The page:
GOP presidential nominee Donald Trump tried to show how much he knows about the issue of veteran suicides Wednesday night by correcting a veteran who’d asked him a question. But Trump’s attempt to demonstrate his knowledge failed ― the veteran had the right statistic, not Trump.
Rachel Fredericks specialized in aviations operations in the Marine Corps. She lost two friends to suicide, and she herself has post-traumatic stress disorder. During the Iraq and Afghanistan Veterans of America Commander-in-Chief Forum Wednesday night, Fredericks asked Trump what he was going to do to stop 20 veterans a day from killing themselves.
“Actually, it’s 22,” Trump replied. “It’s almost impossible to conceive that this is happening in our country.”
When Trump corrected Fredericks, the veteran shook her head, and a man behind her could be seen shaking his head as well.
Fredericks, in fact, cited the correct number. In July, the Department of Veterans Affairs revised its figures on suicide. Per The Wall Street Journal:
Twenty military veterans commit suicide every day in the U.S., according to new statistics released Thursday by the Department of Veterans Affairs.
That number replaces prior VA estimates of 22 veteran suicides a day, a figure used for years and which was disputed by veterans groups, health care experts and the department itself. The new number remains persistently high despite department efforts to address the issue and comes soon after an investigation showed major failings at a VA mental-crisis call center. ...
The new report draws on 55 million veteran records from across the U.S. over a nearly 40-year period ending in 2014. The previous suicide estimate was based on data from only 3 million records ending in 2010, an incomplete database which led people to question its accuracy.
Although Hillary Clinton correctly cited the 20 suicides a day in her remarks at the forum, the now-outdated “22” statistic is the one that many people on both sides of the aisle are most familiar with.
Individuals ages 50 and over are particularly hit hard by this epidemic. In 2014, they accounted for roughly 65 percent of veteran suicides.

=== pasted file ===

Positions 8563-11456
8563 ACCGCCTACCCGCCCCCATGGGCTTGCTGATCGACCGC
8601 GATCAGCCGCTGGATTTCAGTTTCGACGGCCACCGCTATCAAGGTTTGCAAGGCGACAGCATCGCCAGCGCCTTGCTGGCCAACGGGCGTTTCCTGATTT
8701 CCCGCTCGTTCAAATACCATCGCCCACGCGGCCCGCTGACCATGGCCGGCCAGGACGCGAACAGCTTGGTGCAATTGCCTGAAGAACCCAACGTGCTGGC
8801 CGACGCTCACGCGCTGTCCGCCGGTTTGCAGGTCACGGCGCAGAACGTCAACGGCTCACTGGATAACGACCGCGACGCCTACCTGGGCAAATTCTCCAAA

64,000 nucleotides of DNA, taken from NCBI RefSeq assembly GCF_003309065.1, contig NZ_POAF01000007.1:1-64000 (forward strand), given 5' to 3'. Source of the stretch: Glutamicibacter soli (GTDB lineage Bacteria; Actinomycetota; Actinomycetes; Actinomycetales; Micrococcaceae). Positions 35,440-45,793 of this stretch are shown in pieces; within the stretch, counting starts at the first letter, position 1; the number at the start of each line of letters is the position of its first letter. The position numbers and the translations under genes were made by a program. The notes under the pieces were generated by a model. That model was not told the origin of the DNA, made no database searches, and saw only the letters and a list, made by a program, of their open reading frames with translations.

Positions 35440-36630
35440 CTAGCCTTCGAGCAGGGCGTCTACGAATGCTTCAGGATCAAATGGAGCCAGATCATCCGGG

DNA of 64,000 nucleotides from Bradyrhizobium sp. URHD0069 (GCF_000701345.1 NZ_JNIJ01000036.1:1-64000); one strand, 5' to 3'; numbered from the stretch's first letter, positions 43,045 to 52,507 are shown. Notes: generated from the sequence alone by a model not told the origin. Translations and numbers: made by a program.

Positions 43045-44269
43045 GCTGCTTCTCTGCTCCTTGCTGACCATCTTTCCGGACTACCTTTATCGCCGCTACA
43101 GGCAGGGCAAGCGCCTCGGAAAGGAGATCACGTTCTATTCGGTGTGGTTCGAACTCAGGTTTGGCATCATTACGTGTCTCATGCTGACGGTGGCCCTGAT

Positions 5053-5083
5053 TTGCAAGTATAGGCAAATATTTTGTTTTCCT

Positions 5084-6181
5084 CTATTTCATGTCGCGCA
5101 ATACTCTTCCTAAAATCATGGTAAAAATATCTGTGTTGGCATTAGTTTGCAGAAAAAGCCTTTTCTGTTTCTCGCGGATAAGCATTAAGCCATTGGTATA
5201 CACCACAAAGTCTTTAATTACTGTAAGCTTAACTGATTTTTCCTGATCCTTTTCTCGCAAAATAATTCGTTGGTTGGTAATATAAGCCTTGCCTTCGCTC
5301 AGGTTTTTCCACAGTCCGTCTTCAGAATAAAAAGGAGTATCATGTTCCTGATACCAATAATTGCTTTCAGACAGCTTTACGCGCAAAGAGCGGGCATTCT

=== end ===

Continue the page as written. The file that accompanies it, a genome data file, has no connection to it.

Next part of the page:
Trump said a major problem is that veterans are “killing themselves over the fact that they’re in tremendous pain and they can’t see a doctor.” He promised to make veteran care “efficient” and “good.”
“We’re going to speed up the process,” he said. “We’re going to create a great mental health division. They need help. They need help. They need tremendous help, and we’re doing nothing for them. The VA is really, almost, you could say, a corrupt enterprise... We are going to make it efficient and good. And if it’s not good, you’re out going to private hospitals, public hospitals and doctors.”
Trump later put out a press release titled “Veterans Administration reforms that will make America great again,” which described plans to “increase funding for post-traumatic stress disorder (PTSD), traumatic brain injury and suicide prevention services to address our veterans’ invisible wounds... This funding will help provide more and better counseling and care.”
“We’ve got to help people currently serving not to feel that if they report their sense of unease, their depression, that somehow it’s going to be a mark against them,” she said. “We have to do more about addiction ― not only drugs, but also alcohol.”